An “alt-right” children’s book featuring a popular cartoon character recently found itself at the center of a heated legal debate.
Earlier this year, a Texas assistant principal named Eric Hauser wrote and published a right-wing children’s book called “The Adventures of Pepe and Pede.” The story follows the two characters, a frog named Pepe and a centipede named Pede as they celebrate the end an oppressive farmer’s eight years of rule and work to make their farm great again in his absence.
There’s more to the plot, which has been criticized as being Islamophobic, but it’s essentially a send-up of our current political climate told from the point of view of some of Trump’s most dedicated supporters. If Pepe the Frog sounds familiar, that’s because he’s become a meme popular on right-wing blogs.
An illustration of Pepe in his pure, chilled out, positive form by Furie. Image via Superdeluxe/YouTube.
Pepe’s creator, artist Matt Furie, never intended for his drawing to end up there.
And he wasn’t about to let someone profit from his work while spreading a hateful message to children.
While there’s nothing illegal about publishing a book with a racist and xenophobic plot, Hauser made one huge mistake in his process: He stole someone else’s character, running afoul of a number of copyright laws. Pepe, as it so happens, is the intellectual property of Furie, who first published the character in his 2005 comic “Boy’s Club.” Not exactly pleased to learn that someone was using Pepe for personal gain and to teach a hurtful message, Furie sued Hauser.
Furie never meant for Pepe to be associated with hate.
The frog was supposed to just be a “blissfully stoned frog” who liked snacks and soda, not some unofficial “alt-right” mascot.
Around 2010, Pepe began to take on a life of his own as fans began drawing the character into their own stories and internet memes. In the lead-up to the 2016 presidential election, the frog became increasingly associated with white supremacists, neo-Nazis, and internet trolls. Images of Furie’s super-chill creation began popping up in Nazi regalia and KKK robes, earning a spot on the Anti-Defamation League’s list of hate symbols.
It’s all fun and games until someone turns your creation into a Nazi. Image via CBC/YouTube.
As the campaign raged on and Furie saw his creation slip further out of his control, he published a few fresh Pepe cartoons over at The Nib, including one that illustrates his “alt-right election nightmare.”
The legal battle against Hauser and his children’s book was settled in the best way possible — and it’s a reminder not to give up hope.
As reported by Motherboard in August 2017, Furie and Hauser reached a settlement in which the book would no longer be available for sale and all past proceeds would be donated to the Council on American-Islamic Relations. Given the book’s Islamophobic themes and Pepe’s popularity with white nationalists, the decision to donate the money to CAIR was a pretty fantastic bit of trolling on Furie’s part.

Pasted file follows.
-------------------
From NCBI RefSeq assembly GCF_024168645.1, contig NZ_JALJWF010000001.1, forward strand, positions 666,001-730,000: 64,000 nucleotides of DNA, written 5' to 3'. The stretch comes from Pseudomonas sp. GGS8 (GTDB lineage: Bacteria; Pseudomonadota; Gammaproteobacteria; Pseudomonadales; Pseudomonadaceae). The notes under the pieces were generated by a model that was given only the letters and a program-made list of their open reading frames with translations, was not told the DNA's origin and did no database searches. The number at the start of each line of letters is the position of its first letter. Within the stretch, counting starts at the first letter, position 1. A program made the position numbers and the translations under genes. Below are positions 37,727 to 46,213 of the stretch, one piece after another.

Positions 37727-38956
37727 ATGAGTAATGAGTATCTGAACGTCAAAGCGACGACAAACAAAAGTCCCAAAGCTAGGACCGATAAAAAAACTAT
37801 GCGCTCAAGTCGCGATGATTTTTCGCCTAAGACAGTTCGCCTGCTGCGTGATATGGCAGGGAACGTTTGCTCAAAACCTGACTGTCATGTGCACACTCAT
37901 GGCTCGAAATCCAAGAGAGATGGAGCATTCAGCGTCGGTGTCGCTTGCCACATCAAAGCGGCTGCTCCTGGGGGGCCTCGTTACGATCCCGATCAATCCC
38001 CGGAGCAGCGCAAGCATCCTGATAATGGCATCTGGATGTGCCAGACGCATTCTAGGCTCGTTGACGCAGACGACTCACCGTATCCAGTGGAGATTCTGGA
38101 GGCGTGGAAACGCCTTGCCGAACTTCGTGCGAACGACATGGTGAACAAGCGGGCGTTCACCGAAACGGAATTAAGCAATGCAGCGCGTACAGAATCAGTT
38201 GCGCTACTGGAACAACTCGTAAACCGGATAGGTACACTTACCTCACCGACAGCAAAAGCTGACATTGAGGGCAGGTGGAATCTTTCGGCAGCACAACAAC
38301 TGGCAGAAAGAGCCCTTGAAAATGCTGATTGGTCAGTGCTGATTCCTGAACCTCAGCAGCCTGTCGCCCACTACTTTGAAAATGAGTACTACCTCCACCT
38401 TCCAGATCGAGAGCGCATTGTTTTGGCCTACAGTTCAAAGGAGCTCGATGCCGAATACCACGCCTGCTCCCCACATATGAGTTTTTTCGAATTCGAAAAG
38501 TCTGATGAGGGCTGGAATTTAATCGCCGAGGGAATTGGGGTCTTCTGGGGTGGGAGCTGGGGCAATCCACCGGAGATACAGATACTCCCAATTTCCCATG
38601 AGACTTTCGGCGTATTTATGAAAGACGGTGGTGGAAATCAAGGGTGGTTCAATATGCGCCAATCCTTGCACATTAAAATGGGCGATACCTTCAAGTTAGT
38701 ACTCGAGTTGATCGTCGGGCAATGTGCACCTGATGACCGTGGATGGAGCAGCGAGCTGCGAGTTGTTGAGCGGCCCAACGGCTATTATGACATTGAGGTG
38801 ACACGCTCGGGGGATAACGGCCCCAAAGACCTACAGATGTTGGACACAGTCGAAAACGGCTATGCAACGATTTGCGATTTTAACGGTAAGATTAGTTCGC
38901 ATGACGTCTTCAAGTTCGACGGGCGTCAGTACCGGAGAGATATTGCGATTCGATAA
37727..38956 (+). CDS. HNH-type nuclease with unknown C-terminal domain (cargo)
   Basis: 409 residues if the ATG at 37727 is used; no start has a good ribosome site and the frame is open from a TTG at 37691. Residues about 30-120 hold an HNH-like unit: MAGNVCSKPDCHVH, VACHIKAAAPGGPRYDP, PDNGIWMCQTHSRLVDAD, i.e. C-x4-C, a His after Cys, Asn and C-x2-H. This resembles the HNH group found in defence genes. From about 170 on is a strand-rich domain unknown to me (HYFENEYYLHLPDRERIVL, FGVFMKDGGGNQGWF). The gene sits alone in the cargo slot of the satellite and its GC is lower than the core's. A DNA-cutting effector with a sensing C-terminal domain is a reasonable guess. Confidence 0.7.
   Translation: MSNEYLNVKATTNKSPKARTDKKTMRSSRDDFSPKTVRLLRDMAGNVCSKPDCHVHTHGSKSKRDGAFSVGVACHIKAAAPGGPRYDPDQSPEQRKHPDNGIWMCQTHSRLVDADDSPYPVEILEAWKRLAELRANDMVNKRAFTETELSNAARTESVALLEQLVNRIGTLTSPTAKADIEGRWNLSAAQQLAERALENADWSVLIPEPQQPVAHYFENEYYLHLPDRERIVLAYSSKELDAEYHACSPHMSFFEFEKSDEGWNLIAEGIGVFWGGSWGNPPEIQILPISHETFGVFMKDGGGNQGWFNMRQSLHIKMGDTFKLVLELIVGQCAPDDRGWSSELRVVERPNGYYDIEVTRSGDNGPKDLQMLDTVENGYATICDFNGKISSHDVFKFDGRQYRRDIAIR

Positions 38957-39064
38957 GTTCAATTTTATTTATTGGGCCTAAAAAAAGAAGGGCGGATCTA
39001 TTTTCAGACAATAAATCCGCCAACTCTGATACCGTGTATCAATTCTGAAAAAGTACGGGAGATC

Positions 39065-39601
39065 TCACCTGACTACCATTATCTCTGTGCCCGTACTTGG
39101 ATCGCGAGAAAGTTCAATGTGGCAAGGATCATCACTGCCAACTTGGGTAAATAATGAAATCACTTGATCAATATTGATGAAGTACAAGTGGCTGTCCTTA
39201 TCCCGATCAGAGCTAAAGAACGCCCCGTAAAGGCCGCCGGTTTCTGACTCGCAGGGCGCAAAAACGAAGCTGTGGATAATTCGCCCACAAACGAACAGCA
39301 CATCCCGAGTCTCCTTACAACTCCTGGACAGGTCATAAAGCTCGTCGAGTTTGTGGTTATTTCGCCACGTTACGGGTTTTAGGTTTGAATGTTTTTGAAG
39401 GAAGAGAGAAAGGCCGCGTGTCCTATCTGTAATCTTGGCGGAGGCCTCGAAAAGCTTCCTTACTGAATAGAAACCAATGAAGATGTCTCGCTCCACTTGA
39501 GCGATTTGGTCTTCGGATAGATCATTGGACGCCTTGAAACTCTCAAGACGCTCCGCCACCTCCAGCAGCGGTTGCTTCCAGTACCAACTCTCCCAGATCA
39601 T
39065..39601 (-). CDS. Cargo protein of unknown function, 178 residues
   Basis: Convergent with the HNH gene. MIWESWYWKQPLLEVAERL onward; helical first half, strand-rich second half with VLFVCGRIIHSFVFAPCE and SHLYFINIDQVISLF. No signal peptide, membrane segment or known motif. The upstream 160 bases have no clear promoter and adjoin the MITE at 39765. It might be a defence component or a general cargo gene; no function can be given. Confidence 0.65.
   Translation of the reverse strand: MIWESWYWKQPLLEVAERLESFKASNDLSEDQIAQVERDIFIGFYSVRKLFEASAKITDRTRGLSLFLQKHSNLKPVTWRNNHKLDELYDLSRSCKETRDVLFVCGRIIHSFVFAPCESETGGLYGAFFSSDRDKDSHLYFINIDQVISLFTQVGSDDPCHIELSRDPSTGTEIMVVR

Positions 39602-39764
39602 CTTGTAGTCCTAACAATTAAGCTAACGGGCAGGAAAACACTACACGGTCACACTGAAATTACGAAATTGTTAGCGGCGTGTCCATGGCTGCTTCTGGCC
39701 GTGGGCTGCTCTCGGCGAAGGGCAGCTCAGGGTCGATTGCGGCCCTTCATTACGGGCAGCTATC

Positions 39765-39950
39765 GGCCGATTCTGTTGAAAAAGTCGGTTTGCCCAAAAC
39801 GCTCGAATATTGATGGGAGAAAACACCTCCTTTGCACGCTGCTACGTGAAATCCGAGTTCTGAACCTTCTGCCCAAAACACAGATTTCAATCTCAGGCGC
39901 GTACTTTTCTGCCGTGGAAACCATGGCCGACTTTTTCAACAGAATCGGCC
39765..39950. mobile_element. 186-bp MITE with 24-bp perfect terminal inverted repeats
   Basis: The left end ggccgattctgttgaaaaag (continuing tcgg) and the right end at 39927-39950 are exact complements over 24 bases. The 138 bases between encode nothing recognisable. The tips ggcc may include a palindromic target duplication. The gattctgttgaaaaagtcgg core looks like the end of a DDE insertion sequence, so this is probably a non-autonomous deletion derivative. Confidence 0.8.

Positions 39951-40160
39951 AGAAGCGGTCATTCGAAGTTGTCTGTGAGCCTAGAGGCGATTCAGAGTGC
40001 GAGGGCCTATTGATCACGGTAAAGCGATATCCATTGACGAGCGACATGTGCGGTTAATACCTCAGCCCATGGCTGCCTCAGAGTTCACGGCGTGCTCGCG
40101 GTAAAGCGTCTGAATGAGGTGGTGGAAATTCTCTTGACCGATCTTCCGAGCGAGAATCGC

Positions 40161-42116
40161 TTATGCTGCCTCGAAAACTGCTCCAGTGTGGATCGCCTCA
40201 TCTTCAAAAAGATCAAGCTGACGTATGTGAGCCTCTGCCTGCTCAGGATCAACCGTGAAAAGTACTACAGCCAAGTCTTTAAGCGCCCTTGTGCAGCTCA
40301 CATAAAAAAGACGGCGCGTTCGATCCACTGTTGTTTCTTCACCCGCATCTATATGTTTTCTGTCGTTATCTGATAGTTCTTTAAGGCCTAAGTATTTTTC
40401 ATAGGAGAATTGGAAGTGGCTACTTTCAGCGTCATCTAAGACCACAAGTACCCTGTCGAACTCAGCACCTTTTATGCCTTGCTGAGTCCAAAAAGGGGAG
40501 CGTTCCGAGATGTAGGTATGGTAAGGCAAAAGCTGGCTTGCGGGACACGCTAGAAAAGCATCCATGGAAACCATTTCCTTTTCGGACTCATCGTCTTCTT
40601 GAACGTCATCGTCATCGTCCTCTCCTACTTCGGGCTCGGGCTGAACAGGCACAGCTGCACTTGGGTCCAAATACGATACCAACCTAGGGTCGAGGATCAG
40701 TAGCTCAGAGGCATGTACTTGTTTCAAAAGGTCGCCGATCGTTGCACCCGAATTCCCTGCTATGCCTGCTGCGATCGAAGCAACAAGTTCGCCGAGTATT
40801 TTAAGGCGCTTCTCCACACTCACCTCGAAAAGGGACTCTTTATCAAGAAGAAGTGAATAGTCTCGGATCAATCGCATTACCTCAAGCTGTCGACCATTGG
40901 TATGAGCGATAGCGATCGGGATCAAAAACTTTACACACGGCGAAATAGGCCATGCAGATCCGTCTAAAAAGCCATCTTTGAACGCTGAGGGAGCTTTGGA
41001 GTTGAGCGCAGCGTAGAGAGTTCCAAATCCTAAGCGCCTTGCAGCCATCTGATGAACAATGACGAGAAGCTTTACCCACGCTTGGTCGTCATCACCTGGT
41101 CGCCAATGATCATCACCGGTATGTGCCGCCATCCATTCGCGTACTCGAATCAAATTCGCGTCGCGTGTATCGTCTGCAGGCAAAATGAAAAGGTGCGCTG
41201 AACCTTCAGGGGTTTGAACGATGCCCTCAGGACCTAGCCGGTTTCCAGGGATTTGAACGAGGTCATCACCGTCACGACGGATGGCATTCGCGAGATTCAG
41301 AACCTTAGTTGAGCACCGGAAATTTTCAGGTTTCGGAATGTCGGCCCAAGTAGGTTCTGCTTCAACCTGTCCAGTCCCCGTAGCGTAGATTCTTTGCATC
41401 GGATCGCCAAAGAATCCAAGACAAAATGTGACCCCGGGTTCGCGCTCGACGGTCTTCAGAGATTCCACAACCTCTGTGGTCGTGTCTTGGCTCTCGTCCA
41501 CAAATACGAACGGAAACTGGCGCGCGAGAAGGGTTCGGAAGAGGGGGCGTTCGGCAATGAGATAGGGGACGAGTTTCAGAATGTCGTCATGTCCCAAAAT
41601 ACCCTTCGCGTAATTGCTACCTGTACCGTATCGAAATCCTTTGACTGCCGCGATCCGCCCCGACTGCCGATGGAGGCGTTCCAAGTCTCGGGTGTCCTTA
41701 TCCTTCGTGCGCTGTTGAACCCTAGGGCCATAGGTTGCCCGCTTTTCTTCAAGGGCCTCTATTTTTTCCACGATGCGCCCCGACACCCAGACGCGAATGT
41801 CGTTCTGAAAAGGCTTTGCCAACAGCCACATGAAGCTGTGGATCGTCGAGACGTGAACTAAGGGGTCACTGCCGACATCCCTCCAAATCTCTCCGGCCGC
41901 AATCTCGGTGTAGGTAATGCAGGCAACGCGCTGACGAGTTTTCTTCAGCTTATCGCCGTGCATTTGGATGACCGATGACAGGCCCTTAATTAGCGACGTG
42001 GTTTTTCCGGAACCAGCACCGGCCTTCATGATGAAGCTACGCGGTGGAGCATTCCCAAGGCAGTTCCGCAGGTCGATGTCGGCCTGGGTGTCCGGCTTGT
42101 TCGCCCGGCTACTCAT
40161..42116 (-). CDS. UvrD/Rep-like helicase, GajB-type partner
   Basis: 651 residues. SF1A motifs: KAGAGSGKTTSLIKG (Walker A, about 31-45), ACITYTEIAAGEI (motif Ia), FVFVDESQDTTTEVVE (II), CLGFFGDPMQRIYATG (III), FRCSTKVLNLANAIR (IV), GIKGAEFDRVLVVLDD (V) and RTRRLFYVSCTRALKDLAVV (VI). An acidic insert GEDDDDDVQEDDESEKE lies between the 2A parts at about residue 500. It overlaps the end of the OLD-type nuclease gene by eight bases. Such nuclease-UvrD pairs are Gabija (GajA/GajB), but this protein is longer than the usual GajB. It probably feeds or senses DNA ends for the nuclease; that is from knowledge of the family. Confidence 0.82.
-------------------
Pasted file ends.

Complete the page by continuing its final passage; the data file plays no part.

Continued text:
Furie also tried preserving Pepe’s more peaceful legacy in an October 2016 #SavePepe campaign with seemingly little success, which led him to draw the character one last time at his own funeral. It appeared that Furie had given up on rehabilitating Pepe’s image when, in June, he launched a Kickstarter campaign geared towards resurrecting the little green frog in hopes of “reclaiming his status as a universal symbol for peace, love, and acceptance.”
Pepe has become wildly popular with some Trump supporters. Photo by Josh Edelson/AFP/Getty Images.
He wasn’t alone in wanting a return to the comic’s roots either. By the time the campaign wrapped up, Furie had raised nearly $35,000.
Between his decision to donate the money made in the copyright infringement suit to a great cause and refusing to give up on his own creation, Furie is himself a testament to the bizarre and sometimes wonderful possibilities of the internet.
For the first time in nearly 100 years, the shadow of a total solar eclipse is going to sweep across the United States.
The umbra — the darkest shadow cast by the moon blocking the sun — will appear in the Pacific Ocean and slice through 14 US states on Monday, August 21.
Starting around 10 a.m. PDT, parts of western Oregon will go dark in a condition called totality as the umbra travels east. The elliptical shadow will make its way to Idaho Falls by 11:33 MDT, hit Kansas City at 1 p.m. CDT, and begin to pass over Charleston, South Carolina, by about 2:45 p.m. EDT.
Although some eclipse fans spend years preparing for the event, totality lasts less than three minutes — so all it takes is one stray cloud to obscure the magic moment.
That’s why some people pay thousands of dollars to fly in chartered jets and pursue the moon’s shadow. In addition to beating the odds of bad weather, such hardcore “eclipse chasers” can extend their length of time in the umbra, sometimes by several minutes.
I was lucky enough to ride an eclipse-chasing flight on August 1, 2008. Here’s what the experience was like.